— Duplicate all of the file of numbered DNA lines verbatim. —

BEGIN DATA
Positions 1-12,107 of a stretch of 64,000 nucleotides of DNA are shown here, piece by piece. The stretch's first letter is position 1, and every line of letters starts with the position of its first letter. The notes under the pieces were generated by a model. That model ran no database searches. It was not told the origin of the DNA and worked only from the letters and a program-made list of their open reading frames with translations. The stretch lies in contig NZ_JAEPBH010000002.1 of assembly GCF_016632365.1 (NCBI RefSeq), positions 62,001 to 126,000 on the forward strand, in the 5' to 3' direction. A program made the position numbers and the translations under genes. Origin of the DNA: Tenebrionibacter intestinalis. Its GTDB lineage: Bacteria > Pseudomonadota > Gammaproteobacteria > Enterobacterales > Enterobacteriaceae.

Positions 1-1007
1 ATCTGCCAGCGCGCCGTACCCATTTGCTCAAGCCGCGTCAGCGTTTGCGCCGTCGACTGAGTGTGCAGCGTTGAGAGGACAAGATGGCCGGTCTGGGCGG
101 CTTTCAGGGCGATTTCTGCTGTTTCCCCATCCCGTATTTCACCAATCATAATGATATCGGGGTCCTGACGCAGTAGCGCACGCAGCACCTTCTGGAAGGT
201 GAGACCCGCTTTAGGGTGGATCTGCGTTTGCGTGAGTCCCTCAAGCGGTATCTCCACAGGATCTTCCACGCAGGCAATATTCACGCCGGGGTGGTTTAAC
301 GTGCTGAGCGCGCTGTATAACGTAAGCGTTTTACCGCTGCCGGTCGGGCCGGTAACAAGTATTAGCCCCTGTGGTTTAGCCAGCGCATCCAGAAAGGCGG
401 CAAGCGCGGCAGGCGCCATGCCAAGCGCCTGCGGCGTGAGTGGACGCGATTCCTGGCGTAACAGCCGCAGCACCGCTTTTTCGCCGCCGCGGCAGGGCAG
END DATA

Positions 1-12,107 of a stretch of 64,000 nucleotides of DNA are shown here, piece by piece. The stretch's first letter is position 1, and every line of letters starts with the position of its first letter. The notes under the pieces were generated by a model. That model ran no database searches. It was not told the origin of the DNA and worked only from the letters and a program-made list of their open reading frames with translations. The stretch lies in contig NZ_JAEPBH010000002.1 of assembly GCF_016632365.1 (NCBI RefSeq), positions 62,001 to 126,000 on the forward strand, in the 5' to 3' direction. A program made the position numbers and the translations under genes. Origin of the DNA: Tenebrionibacter intestinalis. Its GTDB lineage: Bacteria > Pseudomonadota > Gammaproteobacteria > Enterobacterales > Enterobacteriaceae.

Positions 1-1007
1 ATCTGCCAGCGCGCCGTACCCATTTGCTCAAGCCGCGTCAGCGTTTGCGCCGTCGACTGAGTGTGCAGCGTTGAGAGGACAAGATGGCCGGTCTGGGCGG
101 CTTTCAGGGCGATTTCTGCTGTTTCCCCATCCCGTATTTCACCAATCATAATGATATCGGGGTCCTGACGCAGTAGCGCACGCAGCACCTTCTGGAAGGT
201 GAGACCCGCTTTAGGGTGGATCTGCGTTTGCGTGAGTCCCTCAAGCGGTATCTCCACAGGATCTTCCACGCAGGCAATATTCACGCCGGGGTGGTTTAAC
301 GTGCTGAGCGCGCTGTATAACGTAAGCGTTTTACCGCTGCCGGTCGGGCCGGTAACAAGTATTAGCCCCTGTGGTTTAGCCAGCGCATCCAGAAAGGCGG
401 CAAGCGCGGCAGGCGCCATGCCAAGCGCCTGCGGCGTGAGTGGACGCGATTCCTGGCGTAACAGCCGCAGCACCGCTTTTTCGCCGCCGCGGCAGGGCAG